WASHINGTON – In the Bible, God asked Moses to take a census. And, this weekend, area ministers are going to help the U.S. Census Bureau do the same thing.
Friday marked the beginning of seven weekends of “Census Sabbaths,” when clerics will remind worshipers of the importance of filling out and mailing back their census forms.
The U.S. Census Bureau sent thousands of informational packages two weeks ago to religious organizations in Maryland, so that reverends, rabbis, ministers and imams can help get the ball rolling and get their members involved.
“It’s going to be a part of our Mission’s Moment Sunday,” said Bishop Douglas Miles, of Koinonia Baptist Church in Baltimore. “That’s when we talk about outreach and Christian service.”
“It’s important that every faith-based organization stress the importance of the census,” said Miles.
He said his church has sent out mailings about the importance of the census and census job offerings, and has offered its facility as a testing site for enumerator applicants. Miles said he plans to invite a census representative to talk to members in early April.
Billions of dollars of federal funding for states and local governments over the next 10 years are riding on the census. The money received by each neighborhood and each state is allotted to a large extent according to the population tallied in the census. The money helps provide schools, hospitals, senior centers, roads, and congressional representation.
The Census Bureau estimates that it may have missed more than 100,000 Marylanders in the 1990 census, mostly children and minority residents. State officials say that undercount may have cost Maryland as much as $100 million a year in federal aid it should have been receiving, or $1 billion over the past decade.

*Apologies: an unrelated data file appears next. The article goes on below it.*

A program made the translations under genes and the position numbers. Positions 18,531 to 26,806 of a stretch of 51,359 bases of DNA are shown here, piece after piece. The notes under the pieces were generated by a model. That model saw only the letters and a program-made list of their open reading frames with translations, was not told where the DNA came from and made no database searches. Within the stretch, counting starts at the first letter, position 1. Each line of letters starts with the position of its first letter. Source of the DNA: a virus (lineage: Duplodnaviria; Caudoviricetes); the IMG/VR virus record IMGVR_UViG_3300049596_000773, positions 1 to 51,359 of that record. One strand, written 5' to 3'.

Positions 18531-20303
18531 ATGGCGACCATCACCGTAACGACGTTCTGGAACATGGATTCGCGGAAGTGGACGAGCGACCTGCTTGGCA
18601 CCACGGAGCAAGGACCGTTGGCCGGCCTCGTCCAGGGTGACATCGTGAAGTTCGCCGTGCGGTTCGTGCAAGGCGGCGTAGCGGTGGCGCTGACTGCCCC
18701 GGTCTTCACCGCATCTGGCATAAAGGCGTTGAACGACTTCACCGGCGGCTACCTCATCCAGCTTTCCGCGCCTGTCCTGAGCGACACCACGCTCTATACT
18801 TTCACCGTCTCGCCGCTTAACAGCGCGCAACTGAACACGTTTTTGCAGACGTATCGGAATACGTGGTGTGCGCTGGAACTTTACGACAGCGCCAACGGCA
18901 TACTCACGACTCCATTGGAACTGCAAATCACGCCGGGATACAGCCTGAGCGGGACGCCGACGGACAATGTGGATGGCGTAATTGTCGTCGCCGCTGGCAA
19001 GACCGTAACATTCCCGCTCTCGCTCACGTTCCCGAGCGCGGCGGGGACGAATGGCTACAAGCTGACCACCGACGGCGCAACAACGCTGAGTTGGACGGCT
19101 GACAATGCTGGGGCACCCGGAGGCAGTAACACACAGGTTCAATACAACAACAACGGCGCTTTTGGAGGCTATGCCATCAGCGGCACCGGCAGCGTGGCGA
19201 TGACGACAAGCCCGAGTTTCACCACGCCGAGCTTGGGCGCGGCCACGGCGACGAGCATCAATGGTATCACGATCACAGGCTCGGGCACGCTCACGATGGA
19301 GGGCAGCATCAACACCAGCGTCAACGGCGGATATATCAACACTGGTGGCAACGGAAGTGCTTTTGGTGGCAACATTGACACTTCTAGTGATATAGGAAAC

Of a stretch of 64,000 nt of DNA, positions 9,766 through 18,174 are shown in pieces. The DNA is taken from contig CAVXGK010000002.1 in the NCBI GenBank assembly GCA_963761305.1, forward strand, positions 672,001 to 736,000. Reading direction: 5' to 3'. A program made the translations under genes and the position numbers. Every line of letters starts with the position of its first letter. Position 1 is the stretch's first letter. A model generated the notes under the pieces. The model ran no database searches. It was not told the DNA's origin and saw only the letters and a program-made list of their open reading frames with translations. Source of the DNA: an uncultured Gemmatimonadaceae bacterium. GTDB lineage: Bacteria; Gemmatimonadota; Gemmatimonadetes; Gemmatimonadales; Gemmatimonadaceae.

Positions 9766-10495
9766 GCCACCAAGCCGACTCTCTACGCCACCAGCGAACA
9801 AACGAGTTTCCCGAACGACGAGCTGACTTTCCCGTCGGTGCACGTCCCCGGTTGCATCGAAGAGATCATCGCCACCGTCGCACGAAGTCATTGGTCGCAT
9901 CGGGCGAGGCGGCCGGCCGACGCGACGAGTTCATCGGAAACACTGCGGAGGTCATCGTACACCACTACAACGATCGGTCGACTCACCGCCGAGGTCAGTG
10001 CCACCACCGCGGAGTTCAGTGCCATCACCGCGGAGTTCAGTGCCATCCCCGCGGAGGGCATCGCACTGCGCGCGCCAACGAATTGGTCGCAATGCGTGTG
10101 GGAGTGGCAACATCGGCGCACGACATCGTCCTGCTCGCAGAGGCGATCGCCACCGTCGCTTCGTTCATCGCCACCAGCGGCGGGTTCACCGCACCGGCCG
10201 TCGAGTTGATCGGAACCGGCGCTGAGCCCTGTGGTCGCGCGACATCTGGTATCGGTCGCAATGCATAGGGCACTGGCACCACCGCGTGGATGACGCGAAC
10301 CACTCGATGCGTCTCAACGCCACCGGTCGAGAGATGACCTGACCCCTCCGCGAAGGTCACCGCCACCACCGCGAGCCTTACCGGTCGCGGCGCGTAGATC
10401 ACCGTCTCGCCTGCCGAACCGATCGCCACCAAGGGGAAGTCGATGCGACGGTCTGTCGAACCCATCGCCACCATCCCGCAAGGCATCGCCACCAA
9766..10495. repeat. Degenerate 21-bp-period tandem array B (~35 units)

“If half of them (ministers) do it, imagine how powerful that would be,” said Juanita Britton, Regional Partnership Coordinator for Census 2000. Britton said ministers can “put it in their bulletin, or weave it into their message,” just as long as they spread the word.
“I will make a statement this Sunday emphasizing the importance of it,” said the Rev. Arthur B. Glover, of the Falls Road A.M.E. Church in Woodlawn. “My congregation is 99 percent black, and there was a big undercount of minority populations,” Glover said.
He plans to talk about the census during the morning announcement period, because “I try to separate politics from the worship service.”
The Rev. Earnest Randolph of the Kingdom Worship Center in Baltimore has not decided whether his census talk will be during services or after. But he definitely plans to talk about it.
“The census is important for everyone,” said Randolph. “We just have to learn how it benefits our lives…schools, senior citizens, and Medicare.”
So Sunday, Randolph will set up a table after the worship service. But he just might include a word or two about the census at anytime during the service, “it depends on how the spirit is flowin’,” he said.